7. Very interesting post. I kind of thought I wanted a longarm when I retired, but the closer I get to that, the less I want one. I'd rather let someone else do what they do best on those big quilts. I do want to get more proficient at Bernina quilting to do the smaller quilts, though. I enjoyed doing the ones I've done -- well, all except the pinning part!

  8. I agree with you. I thought I wanted to learn and the guy demonstrating the frame would keep telling me "loosen up, relax", "relax, loosen up". I enjoy the picking out of fabrics and seeing the block come together too much to work that hard! Also, wanted to mention to you, Bonnie Hunter's blog had pictures of an antique Carolina Lily she saw in Maine while teaching there this week. I thought of you immediately.

  9. I tell everyone that by using the service of a professional Longarm quilter I am contributing to the economy while giving someone the chance to do what they love the most. You MUST love that stage of quiltmaking to do it for a living or even to take the time to do it well..
    Like you, I love the stage where I create the top. Piecing or applique. I love choosing the pattern, reading it forever and figuring out the best way to approach the process (which might not be the way the pattern says). Selecting the fabrics to bring my vision to life, cutting and putting it together...
    I was telling my sister that as I've become more experienced as a quilter I don't go to classes to learn technique, I go mostly for inspiration and the socializing, but I find I always walk away with new knowledge. A tip or an insight to my own techniques or just learning I don't ever want to do that. It's worth every penny.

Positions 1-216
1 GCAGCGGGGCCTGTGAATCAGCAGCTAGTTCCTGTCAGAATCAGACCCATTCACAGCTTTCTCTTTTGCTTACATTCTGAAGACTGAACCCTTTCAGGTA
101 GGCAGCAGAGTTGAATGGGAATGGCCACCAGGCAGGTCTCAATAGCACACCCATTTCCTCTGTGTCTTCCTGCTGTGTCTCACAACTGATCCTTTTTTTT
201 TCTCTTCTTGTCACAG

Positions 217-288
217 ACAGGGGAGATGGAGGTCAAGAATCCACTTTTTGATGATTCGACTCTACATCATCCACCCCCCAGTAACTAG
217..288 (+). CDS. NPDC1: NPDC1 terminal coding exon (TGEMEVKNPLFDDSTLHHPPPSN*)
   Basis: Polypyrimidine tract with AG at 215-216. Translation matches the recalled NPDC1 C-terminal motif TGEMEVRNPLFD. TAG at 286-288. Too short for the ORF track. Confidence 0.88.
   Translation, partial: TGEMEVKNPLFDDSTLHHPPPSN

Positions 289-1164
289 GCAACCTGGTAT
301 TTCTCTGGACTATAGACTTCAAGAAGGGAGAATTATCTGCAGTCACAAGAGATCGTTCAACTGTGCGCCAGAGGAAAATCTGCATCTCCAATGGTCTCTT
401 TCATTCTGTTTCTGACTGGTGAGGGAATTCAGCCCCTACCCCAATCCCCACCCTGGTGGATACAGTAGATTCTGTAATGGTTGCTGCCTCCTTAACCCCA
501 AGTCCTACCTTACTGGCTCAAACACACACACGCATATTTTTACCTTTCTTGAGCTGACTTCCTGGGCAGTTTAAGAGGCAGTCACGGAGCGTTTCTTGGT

10. Thanks so much for sharing what you've seen and learned. We all learn something new from you. While I love the idea of long arm quilting, I don't love the idea of the cost of the machine, or the learning curve to get to where I want to be in skill. I quilt most of my own quilts on my Bernina, and am working on improving and "upgrading" my skills there.

  11. What I have observed is that piecing, appliqueing, and quilting are all very different techniques with their own skill sets. We seem to automatically expect the average quilter to be good at all three. Yes, there are extraordinary people out there who are brilliant at all three skills, however, I don't think that most people need to be. I do a bit of machine quilting on smaller quilts, and I enjoy it, but I don't see myself getting a longarm machine either. Like you, the practice just doesn't excite me like other aspects of quilting.